The inquisitors gazed at each other mutely, and their thoughts may be gathered from the action of the Emperor. He touched a bell on a table, and to Phranza, who answered the call, he said: "Lord Chamberlain, have two men well skilled in the construction of walls report to me in the morning. There is work for them which they must set about at once. I will furnish the money." [Footnote: Before the siege by the Turks, two monks, Manuel Giagari and Neophytus of Rhodes, were charged with repairing the walls, but they buried the sums intrusted to them for these works; and in the pillage of the city seventy thousand pieces of gold thus advanced by the Emperor were unearthed.-VON HAMMER, Vol. II., p. 417.]

"I have but little more of importance to engage Your Majesty's attention.... Behind the monster cannon, two others somewhat smaller were brought up in the same careful manner. I counted seventeen pieces all brass, the least of them exceeding in workmanship and power the best in the Hippodrome."

"Were there more?" Justiniani asked.

"Many more, brave Captain, but ancient, and unworthy mention.... The day was done when, by sharp riding, I gained the rear of the train. At sunrise on the third day, I set out in return.... I have a prisoner whom this august council may examine with profit. He will, at least, confirm my report."

"Who is he?"

"The captain of the advance guard."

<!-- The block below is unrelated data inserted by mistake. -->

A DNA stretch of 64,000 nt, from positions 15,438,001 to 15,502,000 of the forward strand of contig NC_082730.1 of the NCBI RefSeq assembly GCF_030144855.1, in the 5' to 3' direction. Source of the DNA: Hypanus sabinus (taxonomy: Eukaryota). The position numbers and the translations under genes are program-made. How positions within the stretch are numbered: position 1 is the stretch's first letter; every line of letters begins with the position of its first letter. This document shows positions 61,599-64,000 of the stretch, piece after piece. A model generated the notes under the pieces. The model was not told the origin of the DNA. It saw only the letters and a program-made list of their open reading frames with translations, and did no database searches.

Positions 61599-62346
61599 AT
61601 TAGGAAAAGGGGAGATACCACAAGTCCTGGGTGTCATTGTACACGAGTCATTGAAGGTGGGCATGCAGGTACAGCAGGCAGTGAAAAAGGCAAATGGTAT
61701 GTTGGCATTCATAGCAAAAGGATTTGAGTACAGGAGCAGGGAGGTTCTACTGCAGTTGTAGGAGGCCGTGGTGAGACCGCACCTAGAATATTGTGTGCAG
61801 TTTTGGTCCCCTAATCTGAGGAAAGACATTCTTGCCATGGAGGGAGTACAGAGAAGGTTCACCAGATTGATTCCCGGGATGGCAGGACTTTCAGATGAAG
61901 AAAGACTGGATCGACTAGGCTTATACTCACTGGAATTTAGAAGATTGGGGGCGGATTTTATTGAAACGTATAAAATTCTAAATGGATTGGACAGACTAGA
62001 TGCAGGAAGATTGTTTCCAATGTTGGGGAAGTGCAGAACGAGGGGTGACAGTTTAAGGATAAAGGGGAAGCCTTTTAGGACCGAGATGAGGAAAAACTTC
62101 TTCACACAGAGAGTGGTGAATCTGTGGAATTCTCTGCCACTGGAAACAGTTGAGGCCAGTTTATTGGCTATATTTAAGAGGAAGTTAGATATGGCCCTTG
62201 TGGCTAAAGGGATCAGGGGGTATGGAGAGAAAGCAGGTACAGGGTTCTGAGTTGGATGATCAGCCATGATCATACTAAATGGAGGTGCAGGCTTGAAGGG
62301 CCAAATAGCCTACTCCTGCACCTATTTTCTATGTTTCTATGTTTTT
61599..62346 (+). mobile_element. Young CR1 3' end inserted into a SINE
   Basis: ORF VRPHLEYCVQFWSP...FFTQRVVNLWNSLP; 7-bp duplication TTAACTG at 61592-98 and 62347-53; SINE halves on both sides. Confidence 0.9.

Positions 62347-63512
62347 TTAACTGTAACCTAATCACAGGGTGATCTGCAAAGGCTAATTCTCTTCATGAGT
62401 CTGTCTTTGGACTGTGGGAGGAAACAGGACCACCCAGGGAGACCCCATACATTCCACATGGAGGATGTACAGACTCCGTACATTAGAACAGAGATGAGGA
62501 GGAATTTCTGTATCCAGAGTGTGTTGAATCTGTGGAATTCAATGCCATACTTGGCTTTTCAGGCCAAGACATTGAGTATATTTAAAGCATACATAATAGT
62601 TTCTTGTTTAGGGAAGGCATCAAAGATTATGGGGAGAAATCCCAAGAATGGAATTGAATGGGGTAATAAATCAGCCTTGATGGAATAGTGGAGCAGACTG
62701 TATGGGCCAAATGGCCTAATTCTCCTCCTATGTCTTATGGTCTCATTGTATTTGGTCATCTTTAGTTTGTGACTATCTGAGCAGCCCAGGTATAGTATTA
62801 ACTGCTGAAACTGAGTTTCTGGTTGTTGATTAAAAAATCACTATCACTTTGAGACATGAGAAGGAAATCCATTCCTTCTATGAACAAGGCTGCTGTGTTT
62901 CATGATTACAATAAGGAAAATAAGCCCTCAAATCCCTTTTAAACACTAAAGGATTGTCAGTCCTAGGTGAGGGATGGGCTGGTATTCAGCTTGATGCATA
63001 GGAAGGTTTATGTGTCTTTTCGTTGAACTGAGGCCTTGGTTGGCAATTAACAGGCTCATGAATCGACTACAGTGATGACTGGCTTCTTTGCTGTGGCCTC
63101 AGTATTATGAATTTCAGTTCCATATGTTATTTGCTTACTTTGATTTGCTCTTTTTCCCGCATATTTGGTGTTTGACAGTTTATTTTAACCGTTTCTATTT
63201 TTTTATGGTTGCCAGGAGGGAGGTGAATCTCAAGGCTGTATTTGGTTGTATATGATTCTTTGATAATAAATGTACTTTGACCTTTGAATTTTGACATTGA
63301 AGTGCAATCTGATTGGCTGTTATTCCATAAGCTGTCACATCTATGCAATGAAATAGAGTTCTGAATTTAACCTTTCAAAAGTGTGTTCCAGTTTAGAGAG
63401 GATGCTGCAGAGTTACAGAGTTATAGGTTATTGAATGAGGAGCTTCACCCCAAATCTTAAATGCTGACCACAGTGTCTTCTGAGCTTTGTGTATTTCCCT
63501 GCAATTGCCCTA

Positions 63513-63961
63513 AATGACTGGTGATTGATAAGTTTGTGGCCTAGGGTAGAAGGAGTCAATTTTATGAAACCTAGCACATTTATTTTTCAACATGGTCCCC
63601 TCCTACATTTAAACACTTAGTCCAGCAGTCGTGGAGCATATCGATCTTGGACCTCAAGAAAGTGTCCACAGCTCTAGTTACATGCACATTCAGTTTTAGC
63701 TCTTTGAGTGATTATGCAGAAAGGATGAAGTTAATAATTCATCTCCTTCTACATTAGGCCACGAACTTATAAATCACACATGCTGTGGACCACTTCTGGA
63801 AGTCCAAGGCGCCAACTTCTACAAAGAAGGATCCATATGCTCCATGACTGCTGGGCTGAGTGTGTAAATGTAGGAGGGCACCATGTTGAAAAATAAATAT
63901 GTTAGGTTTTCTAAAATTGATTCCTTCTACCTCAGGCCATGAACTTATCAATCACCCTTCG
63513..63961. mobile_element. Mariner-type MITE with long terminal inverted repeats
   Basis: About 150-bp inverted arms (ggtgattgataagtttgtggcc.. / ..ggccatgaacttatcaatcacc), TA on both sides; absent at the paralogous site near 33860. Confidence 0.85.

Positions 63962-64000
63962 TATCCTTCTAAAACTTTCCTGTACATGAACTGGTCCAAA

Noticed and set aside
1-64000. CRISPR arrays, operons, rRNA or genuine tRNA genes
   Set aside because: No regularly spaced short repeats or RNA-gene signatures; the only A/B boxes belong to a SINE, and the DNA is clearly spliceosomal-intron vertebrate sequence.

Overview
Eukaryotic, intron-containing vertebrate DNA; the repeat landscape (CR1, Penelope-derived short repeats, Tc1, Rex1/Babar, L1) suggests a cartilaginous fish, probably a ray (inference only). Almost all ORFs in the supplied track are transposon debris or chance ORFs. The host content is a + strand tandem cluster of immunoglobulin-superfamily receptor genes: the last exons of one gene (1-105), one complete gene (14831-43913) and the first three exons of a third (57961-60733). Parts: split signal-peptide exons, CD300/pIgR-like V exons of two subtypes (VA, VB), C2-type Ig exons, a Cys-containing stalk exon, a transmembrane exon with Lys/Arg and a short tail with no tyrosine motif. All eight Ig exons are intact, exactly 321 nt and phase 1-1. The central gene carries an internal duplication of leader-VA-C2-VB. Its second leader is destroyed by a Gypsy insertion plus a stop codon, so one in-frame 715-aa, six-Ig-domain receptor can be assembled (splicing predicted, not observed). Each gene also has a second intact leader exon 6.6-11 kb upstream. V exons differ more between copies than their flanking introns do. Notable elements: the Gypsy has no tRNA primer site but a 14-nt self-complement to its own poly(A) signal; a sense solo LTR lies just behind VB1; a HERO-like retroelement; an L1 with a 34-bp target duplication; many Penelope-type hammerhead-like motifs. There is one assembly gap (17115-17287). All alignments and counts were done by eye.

"How came you by him?"

"Your Majesty, I induced him to ride a little way with me, and at a convenient time gave his bridle rein to Hadifah. In his boyhood the Sheik was trained to leading camels, and he assures me it is much easier to lead a horse."

The sally served to lighten the sombre character of the Count's report, and in the midst of the merriment, he was dismissed. The prisoner was then brought in, and put to question; next day the final preparation for the reception of Mahommed was begun.

With a care equal to the importance of the business, Constantine divided the walls into sections, beginning on the landward side of the Golden Gate or Seven Towers, and ending at the Cynegion. Of the harbor front he made one division, with the Grand Gate of Blacherne and the Acropolis or Point Serail for termini; from Point Serail to the Seven Towers he stationed patrols and lookouts, thinking the sea and rocks sufficient to discourage assault in that quarter.

His next care was the designation of commandants of the several divisions. The individuals thus honored have been already mentioned; though it may be well to add how the Papal Legate, Cardinal Isidore, doffing his frock and donning armor, voluntarily accepted chief direction along the harbor-an example of martial gallantry which ought to have shamed the lukewarm Greeks morosely skulking in their cells.

Shrewdly anticipating a concentration of effort against the Gate St. Romain, and its two auxiliary towers, Bagdad and St. Romain, the former on the right hand and the latter on the left, he assigned Justiniani to its defence.

Upon the walls, and in the towers numerously garnishing them, the gallant Emperor next brought up his guns and machines, with profuse supplies of missiles.

Then, after flooding the immense ditch, he held a review in the Hippodrome, whence the several detachments marched to their stations.

Riding with his captains, and viewing the walls, now gay with banners and warlike tricking, Constantine took heart, and told how Amurath, the peerless warrior, had dashed his Janissaries against them, and rued the day.

"Is this boy Mahommed greater than his father?" he asked.

"God knows," Isidore responded, crossing himself breast and forehead.

And well content, the cavalcade repassed the ponderous Gate St. Romain. All that could be done had been done. There was nothing more but to wait.